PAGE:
He walks to the cafeteria counter.

“Two ginger ales, please.”

He pulls out his wallet and stares at a photo of Grace. He remembers the last day they spent together, only a few months ago. They went to the supermarket, and it was a Tuesday. Neither of them had spoken, but when they got home, she told him that she loved him still, but that she was sorry. He went to get the shopping from the car, and when he came back, she was gone.

Luca hears the baby crying again. He takes the drinks, and instead of returning to his mother, he follows the sound of its cries down the hospital corridor. He reaches a row of seats at the end of a long hallway, empty except for the child, in the arms of a different nurse once more. It’s screaming and wailing just as loudly.

“That baby,” he says to the nurse, shaking his head. “It doesn’t stop crying, does it?”

“Her mother is withdrawing, and won’t be feeding it while she gets herself sorted – we’ve been taking turns. Shifts, I suppose,” says the nurse.

He looks at the child and thinks about how it keeps moving around, from one spot to another, just roaming the hallways in the arms of different strangers.

Luca has spent the few months since Grace left trying to forget her. His nights have passed with different strangers whose lives he occupied for a moment, just long enough to feel something, anything. All these strangers, their mouths like methadone. There would be only silence, his mind floating on a river of liquid salve, full of questions with no answers.

“What about the father?” asks Luca.

“We don’t know,” says the nurse.

He tries to think of the last time he saw his father, but it’s difficult – perhaps he saw him smoking cigarettes on the front porch. He had been very young, maybe five. Perhaps his father never even smoked cigarettes. He barely even remembers the house they had before they left, or his room. Some teddies, and blue walls. He has a few memories of a man smiling, a man he likes to think was his father.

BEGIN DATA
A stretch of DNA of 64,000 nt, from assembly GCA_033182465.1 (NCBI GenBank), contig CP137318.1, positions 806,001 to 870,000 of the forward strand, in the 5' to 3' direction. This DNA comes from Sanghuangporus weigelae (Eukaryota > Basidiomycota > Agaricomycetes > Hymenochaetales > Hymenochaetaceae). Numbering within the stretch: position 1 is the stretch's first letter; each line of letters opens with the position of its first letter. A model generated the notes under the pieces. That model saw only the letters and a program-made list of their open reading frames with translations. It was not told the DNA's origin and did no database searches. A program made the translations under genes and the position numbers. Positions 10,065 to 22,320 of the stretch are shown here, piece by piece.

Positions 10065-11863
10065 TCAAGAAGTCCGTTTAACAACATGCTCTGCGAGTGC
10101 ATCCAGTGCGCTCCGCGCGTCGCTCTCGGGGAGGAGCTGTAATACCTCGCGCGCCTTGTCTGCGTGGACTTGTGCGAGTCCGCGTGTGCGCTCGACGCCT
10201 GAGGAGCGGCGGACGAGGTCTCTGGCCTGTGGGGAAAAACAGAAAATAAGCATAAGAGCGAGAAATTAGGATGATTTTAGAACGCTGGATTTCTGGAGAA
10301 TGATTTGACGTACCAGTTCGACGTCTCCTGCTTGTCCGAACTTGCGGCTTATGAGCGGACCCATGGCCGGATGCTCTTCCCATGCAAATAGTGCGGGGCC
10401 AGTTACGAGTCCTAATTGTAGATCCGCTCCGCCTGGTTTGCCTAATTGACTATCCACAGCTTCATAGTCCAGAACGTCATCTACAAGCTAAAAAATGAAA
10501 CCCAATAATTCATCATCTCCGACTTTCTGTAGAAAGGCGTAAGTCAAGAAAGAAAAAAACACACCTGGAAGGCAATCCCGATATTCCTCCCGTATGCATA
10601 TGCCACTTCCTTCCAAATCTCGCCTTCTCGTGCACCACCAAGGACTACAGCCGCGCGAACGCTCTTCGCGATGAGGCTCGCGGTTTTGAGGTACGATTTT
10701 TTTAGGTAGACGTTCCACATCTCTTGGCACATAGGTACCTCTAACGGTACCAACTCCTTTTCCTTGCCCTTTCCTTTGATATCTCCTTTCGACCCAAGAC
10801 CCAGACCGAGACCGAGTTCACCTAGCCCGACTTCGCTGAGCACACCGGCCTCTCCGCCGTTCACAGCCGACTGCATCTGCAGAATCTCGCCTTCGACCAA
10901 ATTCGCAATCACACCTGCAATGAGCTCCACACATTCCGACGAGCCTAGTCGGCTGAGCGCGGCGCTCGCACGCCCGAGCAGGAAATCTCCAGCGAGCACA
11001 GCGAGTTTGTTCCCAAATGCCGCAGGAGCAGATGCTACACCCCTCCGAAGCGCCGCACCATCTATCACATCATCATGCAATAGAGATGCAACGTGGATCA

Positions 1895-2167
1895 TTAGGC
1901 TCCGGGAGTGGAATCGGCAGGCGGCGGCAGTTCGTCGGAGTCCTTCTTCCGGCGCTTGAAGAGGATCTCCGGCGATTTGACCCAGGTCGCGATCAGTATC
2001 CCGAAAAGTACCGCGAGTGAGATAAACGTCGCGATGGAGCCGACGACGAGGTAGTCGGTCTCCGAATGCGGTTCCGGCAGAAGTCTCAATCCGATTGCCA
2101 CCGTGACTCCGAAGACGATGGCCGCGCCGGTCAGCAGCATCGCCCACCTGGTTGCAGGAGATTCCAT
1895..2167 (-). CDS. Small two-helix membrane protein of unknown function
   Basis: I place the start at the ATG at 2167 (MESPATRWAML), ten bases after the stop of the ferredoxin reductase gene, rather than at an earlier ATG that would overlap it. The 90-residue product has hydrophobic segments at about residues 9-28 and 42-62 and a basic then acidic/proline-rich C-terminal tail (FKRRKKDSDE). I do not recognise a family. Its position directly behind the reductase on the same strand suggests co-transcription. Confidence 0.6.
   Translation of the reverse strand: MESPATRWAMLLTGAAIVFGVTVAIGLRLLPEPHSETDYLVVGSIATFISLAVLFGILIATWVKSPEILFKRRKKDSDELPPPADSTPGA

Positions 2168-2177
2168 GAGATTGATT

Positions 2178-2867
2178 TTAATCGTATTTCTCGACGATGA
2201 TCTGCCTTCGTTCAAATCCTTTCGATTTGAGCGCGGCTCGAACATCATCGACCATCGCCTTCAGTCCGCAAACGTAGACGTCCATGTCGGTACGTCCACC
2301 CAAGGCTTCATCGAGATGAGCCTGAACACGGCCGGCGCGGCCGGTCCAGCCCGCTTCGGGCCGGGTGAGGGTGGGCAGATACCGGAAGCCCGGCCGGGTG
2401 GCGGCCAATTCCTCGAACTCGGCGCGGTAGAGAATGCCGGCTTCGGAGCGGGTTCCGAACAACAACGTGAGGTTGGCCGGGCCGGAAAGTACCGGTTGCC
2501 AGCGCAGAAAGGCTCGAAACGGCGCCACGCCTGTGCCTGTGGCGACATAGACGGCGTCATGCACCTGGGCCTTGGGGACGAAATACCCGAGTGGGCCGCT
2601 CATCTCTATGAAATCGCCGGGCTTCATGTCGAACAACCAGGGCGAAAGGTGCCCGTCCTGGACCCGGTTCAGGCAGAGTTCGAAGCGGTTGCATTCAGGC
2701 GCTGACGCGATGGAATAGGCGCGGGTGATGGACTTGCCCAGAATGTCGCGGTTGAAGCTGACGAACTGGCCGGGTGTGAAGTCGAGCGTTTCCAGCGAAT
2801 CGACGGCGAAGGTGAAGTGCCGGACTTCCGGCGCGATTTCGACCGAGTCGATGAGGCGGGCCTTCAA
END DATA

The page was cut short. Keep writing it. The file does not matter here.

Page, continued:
Luca decides he will sit down for a little bit before he takes the ginger ale back to his mother.

“May I?” he asks the nurse, reaching out his arms.

Luca takes the child and looks down at it closely. Its face is scrunched up in pain, cheeks red and swollen. He swings it back and forth, and its eyes start to close.

As he rocks the infant gently, he remembers the last time they left the house they had with his dad. He remembers leaving at night, and not understanding why his teddy and clothes were bundled up in the back seat. His mother was swerving a lot as she drove, and muttering something under her breath. He remembers rolling around in the back seat, surrounded by everything he had ever owned. His legs had felt like jelly, and he had cried as he watched the town he grew up in flash past the window.

“Shhhhh,” he whispers to the baby as he starts to hum.



Angela Italiano is currently completing a PhD in Creative Writing at the University of Western Australia. Her research focuses on early childhood trauma and mental health outcomes in fiction. This is her first piece of published work.

«« PreviousNext »»